Can't stop the tomahawk
By John Intini
In a season where all eyes will be on long-ball hitters, the pitching-rich Atlanta Braves will once again show that no matter how much power you might have, nothing beats great pitching nothing.
EAST The powerhouse Braves boast one of the finest pitching staffs in history. All five Greg Maddux, Tom Glavine, John Smoltz, Denny Neagle and Dennis Martinez could easily be the opening day starters on any of the other 29 clubs in the bigs.
As well, with all being probable 20-game winners, the Cy Young Award will undoubtedly head back to Atlanta again. With Maddux, a.k.a. "pitching god," as the staff's ace, the rest of the league should start to plan now on how to get a ticket on the wild-card flight to the post-season.
Atlanta's depth is simply incredible with a heart of the order that includes infielders Chipper Jones and Andres Galarraga, outfielder Ryan Klesko and catcher Javier Lopez. The middle four accounted for 109 dingers and 403 runs batted in last year. Ted Turner has once again put together a club for manager Bobby Cox to lead to the big show. Hopefully for Turner, the club's post-season futility (one ring in the last seven years with similar teams) will end.
With the Tomahawk chop coming down on all East competition, the hitting power of the St. Louis Cardinals will certainly make them contenders in the Central.
However, even in a season in which first baseman Mark McGwire will break the 1961 home run record of 61, set by Yankee Roger Maris, by hitting 70 round-trippers, riding his bat will not be enough since their staff lacks any real leader. Todd Stottlemyre is too loose a cannon to truly be an ace, not to mention his lack of talent. If the Cards want any chance of competing for a trip to the October classic, centre fielder Ray Lankford will have to duplicate last year's numbers (batting .295, with 31 homers and 98 RBIs) and Mr. Olympian Ron Gant will have to use his 30-inch biceps for more than 17 home runs, 62 RBIs and a .229 batting average.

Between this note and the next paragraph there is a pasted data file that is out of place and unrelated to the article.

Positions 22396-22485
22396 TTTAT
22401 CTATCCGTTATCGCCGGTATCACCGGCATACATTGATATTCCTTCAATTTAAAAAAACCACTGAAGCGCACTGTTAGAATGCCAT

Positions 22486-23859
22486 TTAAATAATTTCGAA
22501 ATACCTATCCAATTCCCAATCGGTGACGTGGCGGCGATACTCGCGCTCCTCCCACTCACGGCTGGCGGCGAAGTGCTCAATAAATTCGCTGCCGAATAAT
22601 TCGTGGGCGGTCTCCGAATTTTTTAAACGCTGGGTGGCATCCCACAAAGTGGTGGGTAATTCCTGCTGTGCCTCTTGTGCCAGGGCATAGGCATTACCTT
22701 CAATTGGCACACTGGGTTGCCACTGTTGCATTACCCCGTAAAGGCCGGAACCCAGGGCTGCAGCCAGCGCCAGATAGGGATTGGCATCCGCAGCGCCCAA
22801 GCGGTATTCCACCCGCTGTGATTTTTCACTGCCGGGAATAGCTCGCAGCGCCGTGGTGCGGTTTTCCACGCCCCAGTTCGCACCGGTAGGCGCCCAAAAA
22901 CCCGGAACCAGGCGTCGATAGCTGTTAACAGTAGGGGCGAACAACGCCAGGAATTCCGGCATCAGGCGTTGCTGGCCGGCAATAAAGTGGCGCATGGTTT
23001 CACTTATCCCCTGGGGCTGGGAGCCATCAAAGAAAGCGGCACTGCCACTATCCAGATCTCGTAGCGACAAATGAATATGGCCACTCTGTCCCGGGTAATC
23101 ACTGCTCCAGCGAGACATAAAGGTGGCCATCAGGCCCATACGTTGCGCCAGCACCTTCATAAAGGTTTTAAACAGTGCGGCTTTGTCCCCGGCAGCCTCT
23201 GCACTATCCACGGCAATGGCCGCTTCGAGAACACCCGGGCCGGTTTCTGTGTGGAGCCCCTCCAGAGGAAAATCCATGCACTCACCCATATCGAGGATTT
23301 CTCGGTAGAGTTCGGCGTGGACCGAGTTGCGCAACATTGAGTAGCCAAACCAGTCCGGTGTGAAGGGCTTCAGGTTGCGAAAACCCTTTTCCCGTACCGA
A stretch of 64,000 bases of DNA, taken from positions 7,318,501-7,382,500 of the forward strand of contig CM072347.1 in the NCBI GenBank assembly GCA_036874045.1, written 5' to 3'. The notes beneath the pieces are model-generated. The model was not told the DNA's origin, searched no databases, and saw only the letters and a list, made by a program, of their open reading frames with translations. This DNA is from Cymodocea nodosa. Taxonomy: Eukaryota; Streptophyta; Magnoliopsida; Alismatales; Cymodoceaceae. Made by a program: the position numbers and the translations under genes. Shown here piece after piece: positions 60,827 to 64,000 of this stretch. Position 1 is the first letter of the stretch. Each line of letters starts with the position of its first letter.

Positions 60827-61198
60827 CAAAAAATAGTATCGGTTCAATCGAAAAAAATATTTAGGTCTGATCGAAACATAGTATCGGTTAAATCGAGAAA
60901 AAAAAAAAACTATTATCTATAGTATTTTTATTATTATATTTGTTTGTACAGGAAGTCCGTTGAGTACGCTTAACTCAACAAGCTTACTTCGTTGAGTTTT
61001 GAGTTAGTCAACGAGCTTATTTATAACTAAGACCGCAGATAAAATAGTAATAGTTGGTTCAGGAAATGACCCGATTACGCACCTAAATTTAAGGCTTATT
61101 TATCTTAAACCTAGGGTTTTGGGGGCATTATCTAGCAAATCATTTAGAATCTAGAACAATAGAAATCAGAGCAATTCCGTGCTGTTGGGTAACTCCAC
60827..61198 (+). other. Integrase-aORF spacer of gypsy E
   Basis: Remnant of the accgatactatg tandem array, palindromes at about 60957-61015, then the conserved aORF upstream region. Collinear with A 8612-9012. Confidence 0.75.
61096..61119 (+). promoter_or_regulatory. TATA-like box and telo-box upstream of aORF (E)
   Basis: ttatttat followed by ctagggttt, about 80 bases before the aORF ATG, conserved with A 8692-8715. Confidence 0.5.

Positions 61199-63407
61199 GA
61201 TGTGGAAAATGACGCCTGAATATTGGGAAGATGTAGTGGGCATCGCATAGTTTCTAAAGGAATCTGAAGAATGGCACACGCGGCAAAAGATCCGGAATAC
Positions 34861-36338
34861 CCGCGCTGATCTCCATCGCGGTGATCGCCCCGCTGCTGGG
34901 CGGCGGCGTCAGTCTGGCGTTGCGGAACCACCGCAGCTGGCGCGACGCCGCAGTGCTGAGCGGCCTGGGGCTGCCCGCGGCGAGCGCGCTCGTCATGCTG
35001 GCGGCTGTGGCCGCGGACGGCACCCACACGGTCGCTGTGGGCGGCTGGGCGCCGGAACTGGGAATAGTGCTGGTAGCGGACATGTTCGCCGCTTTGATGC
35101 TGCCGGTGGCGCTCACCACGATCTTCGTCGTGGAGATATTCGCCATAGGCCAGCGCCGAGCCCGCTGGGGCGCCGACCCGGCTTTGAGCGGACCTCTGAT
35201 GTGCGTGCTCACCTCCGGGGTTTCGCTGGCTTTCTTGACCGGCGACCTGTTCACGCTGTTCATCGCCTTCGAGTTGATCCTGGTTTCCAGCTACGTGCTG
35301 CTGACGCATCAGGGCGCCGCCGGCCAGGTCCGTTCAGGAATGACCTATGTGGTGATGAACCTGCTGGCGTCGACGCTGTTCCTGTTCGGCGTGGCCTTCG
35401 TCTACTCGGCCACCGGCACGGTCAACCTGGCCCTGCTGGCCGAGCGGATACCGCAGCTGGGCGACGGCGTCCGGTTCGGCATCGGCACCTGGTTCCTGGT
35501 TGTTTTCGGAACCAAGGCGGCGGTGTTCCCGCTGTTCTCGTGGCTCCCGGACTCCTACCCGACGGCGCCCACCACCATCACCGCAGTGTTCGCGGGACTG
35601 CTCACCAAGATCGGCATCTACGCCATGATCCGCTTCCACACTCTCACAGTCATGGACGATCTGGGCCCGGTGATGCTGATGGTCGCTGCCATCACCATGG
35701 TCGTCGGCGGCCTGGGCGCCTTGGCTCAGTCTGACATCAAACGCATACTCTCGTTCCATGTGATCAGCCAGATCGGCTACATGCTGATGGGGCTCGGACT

CENTRAL The Houston Astros will put in a tough fight all year in the central, but after losing last year's ace, Darryl Kile, to the Colorado Rockies, the club will lack the pitching to truly be consistent all year. Kile (19-7 with a 2.57 earned run average) was the club's workhorse throwing 255 innings and will leave behind a rotation with injury prone Shane Reynolds as the club's ace. With a staff this weak, manager Larry Dieker will surely be wondering where Nolan Ryan is come mid-season. Jeff Bagwell and Craig Biggio, although shoe-ins for the all-star game, will not be enough to make up for poor pitching.
WEST The most interesting race is the N. L. West, with four teams capable of making some serious noise. The Los Angeles Dodgers appear to pack quite a wallop with catcher Mike Piazza, infielders Eric Karros and Todd Zeile, along with outfielder Raul Mondesi in the middle of their line-up. The four are definitely the most explosive middlemen in baseball. If the Dodgers want to be serious contenders they will have to find a way to unite the cultural mosaic of starts, something they have been unable to do in the past.
Fleeing the sinking Florida Marlins ship, pitcher Kevin Brown will make the San Diego Padres wild-card hopefuls. As long as Tony Gwynn has a normal "Tony Gwynn year" the Padres will come in second in the West behind the Dodgers and pick themselves up a back-door invitation to the post-season.
The Colorado Rockies' Larry Walker and Dante Bichette will certainly take full advantage of the thin Denver air in their quest for 61 round-trippers. However, unless Triple-A phenom Todd Helton (batting .352 with16 homers and 88 RBIs) can step in for the departed Galarraga, the Rockies will simply be in a fight for the wild-card spot.
Although anything can happen come September it won't. The Cardinals, Dodgers and Padres may be good but they are not great. The Braves are too strong and with an expansion season depleting the pitching resources of almost every team, no team has the depth to get through the grueling 162-game schedule.